20 more fascinating facts about Kent

PUBLISHED: 10:14 07 August 2018

Margate's Dreamland is to the UK's oldest theme park (photo: Manu Palomeque)

Margate's Dreamland is to the UK's oldest theme park (photo: Manu Palomeque)

Manu Palomeque 07977074797

In the second of the series we look at 20 facts, theories and mysteries connected with the always intriguing Garden of England

See 20 more fascintating facts, theories and mysteries about Kent

1. In 1914 the very first white lines in the UK were painted on the London to Folkestone Road in Ashford. It was four years later before any other roads in Britain were given similar markings.

2. The Isle of Sheppey has more than 100 years of aviation history and is responsible for many of the earliest flying inventions. Both the Short Brothers and the Wright Brothers used the island to test and create new inventions.

3. Herbert Baker, the dominant force behind South African architecture, was born in Owletts, Cobham. From an early age, he loved to discover the historic ruins of some of Kent’s most impressive structures. Among his most notable works are some of New Delhi’s most significant government buildings, including Rashtrapati Bhavan, the President’s official home.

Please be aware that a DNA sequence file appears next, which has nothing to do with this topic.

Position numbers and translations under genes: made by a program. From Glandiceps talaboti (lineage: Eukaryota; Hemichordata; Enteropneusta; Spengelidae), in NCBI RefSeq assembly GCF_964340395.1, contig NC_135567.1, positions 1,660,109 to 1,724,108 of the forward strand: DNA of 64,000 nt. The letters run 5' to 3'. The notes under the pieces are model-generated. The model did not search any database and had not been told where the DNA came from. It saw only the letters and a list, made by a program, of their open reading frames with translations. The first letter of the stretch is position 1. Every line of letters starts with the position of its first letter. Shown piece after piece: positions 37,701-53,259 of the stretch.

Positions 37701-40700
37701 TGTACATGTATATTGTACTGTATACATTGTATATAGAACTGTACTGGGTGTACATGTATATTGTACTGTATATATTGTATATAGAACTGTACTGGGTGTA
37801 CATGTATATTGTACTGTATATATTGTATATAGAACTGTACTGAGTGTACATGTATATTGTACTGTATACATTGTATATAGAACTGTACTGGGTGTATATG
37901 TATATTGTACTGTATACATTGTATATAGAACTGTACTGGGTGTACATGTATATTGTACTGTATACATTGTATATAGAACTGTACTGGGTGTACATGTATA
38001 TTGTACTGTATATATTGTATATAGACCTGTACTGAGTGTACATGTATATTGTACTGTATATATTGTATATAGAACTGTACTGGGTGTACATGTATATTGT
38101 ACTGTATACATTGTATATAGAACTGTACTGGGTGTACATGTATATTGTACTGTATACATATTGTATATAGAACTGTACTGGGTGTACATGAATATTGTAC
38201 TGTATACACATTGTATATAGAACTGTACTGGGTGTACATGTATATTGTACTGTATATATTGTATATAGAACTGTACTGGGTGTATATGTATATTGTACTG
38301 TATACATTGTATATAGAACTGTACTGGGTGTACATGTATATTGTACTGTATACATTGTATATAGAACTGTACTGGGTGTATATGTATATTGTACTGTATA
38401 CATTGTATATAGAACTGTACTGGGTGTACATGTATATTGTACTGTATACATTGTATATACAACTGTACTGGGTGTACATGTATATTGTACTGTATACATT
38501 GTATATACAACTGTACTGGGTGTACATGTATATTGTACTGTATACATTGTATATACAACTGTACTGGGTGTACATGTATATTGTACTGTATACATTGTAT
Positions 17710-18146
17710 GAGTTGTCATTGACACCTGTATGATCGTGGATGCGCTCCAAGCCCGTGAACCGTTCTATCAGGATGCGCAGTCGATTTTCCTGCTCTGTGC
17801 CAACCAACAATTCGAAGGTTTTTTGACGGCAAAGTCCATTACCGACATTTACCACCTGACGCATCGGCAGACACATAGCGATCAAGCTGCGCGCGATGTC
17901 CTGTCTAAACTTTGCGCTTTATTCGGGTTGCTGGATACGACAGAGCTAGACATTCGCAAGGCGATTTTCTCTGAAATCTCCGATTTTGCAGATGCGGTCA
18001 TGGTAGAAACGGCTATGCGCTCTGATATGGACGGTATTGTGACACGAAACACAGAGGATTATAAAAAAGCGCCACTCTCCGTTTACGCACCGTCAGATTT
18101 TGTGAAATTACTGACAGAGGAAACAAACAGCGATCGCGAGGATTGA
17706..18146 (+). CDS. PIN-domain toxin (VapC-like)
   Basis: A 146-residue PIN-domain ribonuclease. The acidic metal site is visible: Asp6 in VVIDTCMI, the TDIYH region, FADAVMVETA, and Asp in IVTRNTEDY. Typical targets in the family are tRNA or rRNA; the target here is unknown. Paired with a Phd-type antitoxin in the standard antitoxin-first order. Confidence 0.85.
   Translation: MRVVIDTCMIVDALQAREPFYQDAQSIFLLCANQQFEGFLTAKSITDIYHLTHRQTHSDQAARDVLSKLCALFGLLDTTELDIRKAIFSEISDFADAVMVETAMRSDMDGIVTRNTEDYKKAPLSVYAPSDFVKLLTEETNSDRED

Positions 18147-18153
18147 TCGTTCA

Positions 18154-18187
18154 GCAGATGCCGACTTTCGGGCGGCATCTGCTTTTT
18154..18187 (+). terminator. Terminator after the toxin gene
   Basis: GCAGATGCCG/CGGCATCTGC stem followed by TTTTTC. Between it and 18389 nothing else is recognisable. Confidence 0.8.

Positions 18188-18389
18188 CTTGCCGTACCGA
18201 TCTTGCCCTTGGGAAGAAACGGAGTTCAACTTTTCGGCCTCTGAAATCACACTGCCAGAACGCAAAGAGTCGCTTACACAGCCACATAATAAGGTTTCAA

4. Kent boasts more than 350 miles of pristine coastline and more blue flag standard beaches than any other county. For sun worshippers, fossil hunters keen to unearth their very own Iggy and even water-sport enthusiasts, our coastline has it all.

5. On 25 August 1875 Captain Matthew Webb became the first person to swim the Channel without artificial aid. Starting from Dover, he accomplished his swim in 21 hours and 45 minutes. Inspired by reading how J. B. Johnson had tried and failed to swim the Channel, he left his job to focus on training. Unfortunately, Webb then attempted to swim through the treacherous Whirlpool Rapids on the Niagara River below Niagara Falls and sadly met his end there.

6. Hidden deep inside the heart of the White Cliffs of Dover are 3,500 sq ft of interconnecting tunnels that once housed up to 185 soldiers during the Second World War. Originally dug out during the Napoleonic wars to house and hide soldiers in case of invasion, they were re-used when the nation was once again at war. Today the tunnels are open to the public and you can see carvings on the walls made by servicemen.

7. Of all the celebrities and historical figures to have lived in and visited Kent, the biggest fan has to be Julius Caesar, who declared that ‘of all the British tribes, by far the most civilised are they who dwell in Kent’.

Kent boasts more than 350 miles of pristine coastline and Botany Bay, Broadstairs is just one of its seven fabulous bays in Kent (photo: Visit England/Diana Jarvis)Kent boasts more than 350 miles of pristine coastline and Botany Bay, Broadstairs is just one of its seven fabulous bays in Kent (photo: Visit England/Diana Jarvis)

8. Kent is home to the UK’s oldest theme park. Margate’s Dreamland dates back to 1880 and memorably featured in the Only Fools and Horses episode Jolly Boys Outing. Boycie (actor John Challis) from the popular TV show attended the ceremony when Dreamland reopened in 2015, after many years of decline.